Friday, July 16, 2021

Music History Today: July 17, 2021

July 17, 1982: "Only the Lonely" by The Motels ends it run at number 9 up the Billboard singles chart.

Lead singer Martha Davis wrote "Only the Lonely" on a guitar that was given to her by her late father—an administrator at the University of California, Berkeley. She explained the song's inspiration in an interview with Beyond Race magazine:

The Motels lead singer Martha Davis
The Motels lead singer Martha Davis

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"...It's a song about empty success. It came about while the Motels were experiencing critical acclaim, traveling the world, riding in limos, and yet I was probably as sad as I had ever been. I was in a horrible relationship and had not yet recovered from my parents' death." 

Read more: Wikipedia

July 17, 1971:  The highest debuting song, at number 68, is "Sweet Hitch-Hiker" by Creedence Clearwater Revival.

In 1963, Marvin Gaye was packin’ up his bags and hitch hiking to his baby. In 1970, Vanity Fare were “Hitchin’ A Ride.” On July 17, 1971, Creedence Clearwater Revival were telling us about their “Sweet Hitch-Hiker,” and landing yet another Billboard Hot 100 entry. It was to be the group’s last US top ten hit. 
Read more: U Discover Music

July 17, 1976: "Devil With a Blue Dress" by Pratt and McClain debuts in the top 100 singles chart in the US.

"Devil with the Blue Dress" was originally released as Shorty Long's debut single on Motown in 1964, but the single failed to chart. The song describes a femme fatale in a blue dress and not an actual devil. Two years later, Mitch Ryder and The Detroit Wheels recorded the song as a medley with an original arrangement of Little Richard's "Good Golly, Miss Molly". Their version was notably more up-tempo. "Devil with a Blue Dress On" was also recorded by Pratt & McClain, who are best known for the theme from the television series Happy Days. 
Read more: Wikipedia 

July 17, 1981: Journey released the studio album Escape.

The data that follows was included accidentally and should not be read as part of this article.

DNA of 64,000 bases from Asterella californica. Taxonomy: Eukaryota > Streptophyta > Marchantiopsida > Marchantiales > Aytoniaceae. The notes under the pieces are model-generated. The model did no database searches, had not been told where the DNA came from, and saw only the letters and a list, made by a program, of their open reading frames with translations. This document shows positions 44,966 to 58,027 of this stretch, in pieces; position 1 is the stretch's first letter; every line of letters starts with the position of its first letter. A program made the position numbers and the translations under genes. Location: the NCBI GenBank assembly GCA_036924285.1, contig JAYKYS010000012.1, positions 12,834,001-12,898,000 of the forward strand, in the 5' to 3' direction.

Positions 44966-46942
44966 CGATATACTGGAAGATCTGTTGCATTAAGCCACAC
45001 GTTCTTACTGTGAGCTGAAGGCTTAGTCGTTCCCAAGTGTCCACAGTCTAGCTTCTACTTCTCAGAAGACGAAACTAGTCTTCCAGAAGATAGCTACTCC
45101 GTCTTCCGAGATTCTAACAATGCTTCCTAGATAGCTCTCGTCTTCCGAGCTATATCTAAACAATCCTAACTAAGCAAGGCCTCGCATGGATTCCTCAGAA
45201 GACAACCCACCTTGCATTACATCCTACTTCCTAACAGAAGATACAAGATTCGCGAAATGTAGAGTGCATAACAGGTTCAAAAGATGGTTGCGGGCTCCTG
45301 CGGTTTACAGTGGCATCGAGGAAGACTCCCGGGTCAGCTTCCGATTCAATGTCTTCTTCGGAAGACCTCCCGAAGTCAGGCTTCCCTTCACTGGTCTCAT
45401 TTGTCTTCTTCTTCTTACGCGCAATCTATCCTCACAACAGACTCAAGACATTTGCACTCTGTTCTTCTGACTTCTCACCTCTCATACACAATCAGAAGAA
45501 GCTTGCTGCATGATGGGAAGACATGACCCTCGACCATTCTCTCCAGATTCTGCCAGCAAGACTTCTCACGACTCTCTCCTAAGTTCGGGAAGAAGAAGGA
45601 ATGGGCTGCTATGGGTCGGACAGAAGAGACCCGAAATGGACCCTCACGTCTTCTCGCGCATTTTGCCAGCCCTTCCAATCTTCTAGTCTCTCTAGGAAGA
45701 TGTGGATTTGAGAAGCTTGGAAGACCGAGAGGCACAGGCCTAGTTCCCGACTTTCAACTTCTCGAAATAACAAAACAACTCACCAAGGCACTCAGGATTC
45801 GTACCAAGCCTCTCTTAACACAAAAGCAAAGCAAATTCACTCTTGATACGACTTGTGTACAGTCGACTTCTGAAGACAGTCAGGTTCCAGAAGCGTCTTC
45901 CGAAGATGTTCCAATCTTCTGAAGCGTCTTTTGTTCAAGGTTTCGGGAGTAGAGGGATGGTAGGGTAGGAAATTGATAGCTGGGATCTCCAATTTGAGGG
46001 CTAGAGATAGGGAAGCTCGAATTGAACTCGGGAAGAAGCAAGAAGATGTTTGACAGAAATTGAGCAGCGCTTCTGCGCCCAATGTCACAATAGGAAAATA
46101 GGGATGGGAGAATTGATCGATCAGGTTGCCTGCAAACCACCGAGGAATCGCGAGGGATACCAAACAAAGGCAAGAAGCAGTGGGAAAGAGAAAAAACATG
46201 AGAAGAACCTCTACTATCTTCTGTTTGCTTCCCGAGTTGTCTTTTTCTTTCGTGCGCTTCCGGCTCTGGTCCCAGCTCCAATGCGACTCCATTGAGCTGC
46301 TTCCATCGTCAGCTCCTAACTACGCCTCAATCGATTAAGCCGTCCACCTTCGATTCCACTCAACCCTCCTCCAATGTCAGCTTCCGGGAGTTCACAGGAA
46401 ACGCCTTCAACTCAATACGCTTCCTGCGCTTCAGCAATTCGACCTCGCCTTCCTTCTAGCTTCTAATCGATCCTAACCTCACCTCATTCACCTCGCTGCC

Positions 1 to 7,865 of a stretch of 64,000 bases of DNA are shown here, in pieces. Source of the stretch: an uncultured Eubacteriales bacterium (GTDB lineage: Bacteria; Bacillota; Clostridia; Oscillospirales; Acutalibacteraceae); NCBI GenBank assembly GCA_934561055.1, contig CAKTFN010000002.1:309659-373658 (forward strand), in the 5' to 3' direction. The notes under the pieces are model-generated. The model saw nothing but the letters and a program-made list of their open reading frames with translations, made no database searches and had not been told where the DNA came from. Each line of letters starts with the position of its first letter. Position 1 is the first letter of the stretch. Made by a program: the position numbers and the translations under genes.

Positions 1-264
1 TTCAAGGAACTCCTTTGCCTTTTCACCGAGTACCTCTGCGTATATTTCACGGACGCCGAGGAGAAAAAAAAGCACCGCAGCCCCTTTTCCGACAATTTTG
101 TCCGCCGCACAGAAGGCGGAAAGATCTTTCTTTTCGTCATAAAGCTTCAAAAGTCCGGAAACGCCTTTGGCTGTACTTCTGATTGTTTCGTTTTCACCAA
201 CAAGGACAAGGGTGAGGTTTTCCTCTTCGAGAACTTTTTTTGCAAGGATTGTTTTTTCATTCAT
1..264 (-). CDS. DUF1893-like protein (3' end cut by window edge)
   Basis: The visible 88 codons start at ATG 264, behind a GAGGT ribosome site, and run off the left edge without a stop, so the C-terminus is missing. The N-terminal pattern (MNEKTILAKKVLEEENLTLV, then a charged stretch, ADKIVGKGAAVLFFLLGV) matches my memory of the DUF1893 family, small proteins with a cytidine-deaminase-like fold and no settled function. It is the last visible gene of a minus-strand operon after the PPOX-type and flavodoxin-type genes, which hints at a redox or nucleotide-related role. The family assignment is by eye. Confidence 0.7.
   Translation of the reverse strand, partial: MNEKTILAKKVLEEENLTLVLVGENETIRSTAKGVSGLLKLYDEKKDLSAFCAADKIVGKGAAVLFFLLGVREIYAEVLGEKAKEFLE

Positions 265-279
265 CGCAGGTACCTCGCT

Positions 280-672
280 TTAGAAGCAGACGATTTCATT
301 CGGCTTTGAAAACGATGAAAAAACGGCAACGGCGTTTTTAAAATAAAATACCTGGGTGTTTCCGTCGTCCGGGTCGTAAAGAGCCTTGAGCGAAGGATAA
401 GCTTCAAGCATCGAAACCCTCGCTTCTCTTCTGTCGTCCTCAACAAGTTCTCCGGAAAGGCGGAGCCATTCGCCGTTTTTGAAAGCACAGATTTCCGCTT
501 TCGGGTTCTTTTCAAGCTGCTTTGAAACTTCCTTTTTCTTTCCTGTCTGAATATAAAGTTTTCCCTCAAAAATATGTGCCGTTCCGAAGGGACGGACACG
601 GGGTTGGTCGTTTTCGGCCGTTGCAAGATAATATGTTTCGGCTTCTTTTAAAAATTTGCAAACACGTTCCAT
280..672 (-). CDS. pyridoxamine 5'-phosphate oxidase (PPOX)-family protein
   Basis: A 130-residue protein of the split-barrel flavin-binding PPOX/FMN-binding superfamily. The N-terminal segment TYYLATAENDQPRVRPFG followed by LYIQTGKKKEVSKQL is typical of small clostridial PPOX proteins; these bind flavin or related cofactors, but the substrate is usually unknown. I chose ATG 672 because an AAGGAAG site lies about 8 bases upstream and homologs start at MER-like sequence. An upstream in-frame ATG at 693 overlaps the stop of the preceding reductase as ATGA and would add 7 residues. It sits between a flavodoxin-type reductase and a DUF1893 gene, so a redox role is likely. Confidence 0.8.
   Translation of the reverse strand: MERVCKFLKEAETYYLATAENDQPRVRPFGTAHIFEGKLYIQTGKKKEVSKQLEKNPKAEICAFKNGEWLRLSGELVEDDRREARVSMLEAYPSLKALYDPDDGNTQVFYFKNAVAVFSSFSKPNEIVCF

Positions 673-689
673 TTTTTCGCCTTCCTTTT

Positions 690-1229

Almost every album that comes to define its genre feels in a way like it has always existed. It coalesces various elements – a sound, a feeling, a particular moment in time – and makes them solid. 


Think of Nevermind or Appetite For Destruction or The Dark Side Of The Moon, and they seem to hold within them the seeds of what the genre is and where it might go. It’s the same with Escape. You can argue forever as to whether it is AOR’s greatest album, or even if it’s Journey’s best, but it is inarguably the genre’s defining record. Its grip on the culture has grown stronger through the years. 

Read more: Louder Sound

July 17, 1982: "Valley Girl" by Frank Zappa and his 14 year old daughter Moon Unit, enters the Billboard Pop chart at number 75. 

It was the summer of 1982. Fast Times at Ridgemont High was set to signal a zeitgeist shift in pop culture when it arrived in August of that year. 

Frank Zappa and his 14 year old daughter Moon Unit
Frank Zappa and his 14 year old daughter Moon Unit

A new way of speaking was emerging from Southern California, and music legend--with a vital assist from his then-14-year-old daughter, Moon Unit Zappa--would be the ones to bring it to the masses. Released as the one and only single from Zappa's 1982 full-length, Ship Arriving Too Late to Save a Drowning Witch, "Valley Girl" exploded across the country after the song was played in heavy rotation on wildly influential L.A.FM radio station, KROQ. 

Read more: Totally 80s

Only the Lonely
The Motels

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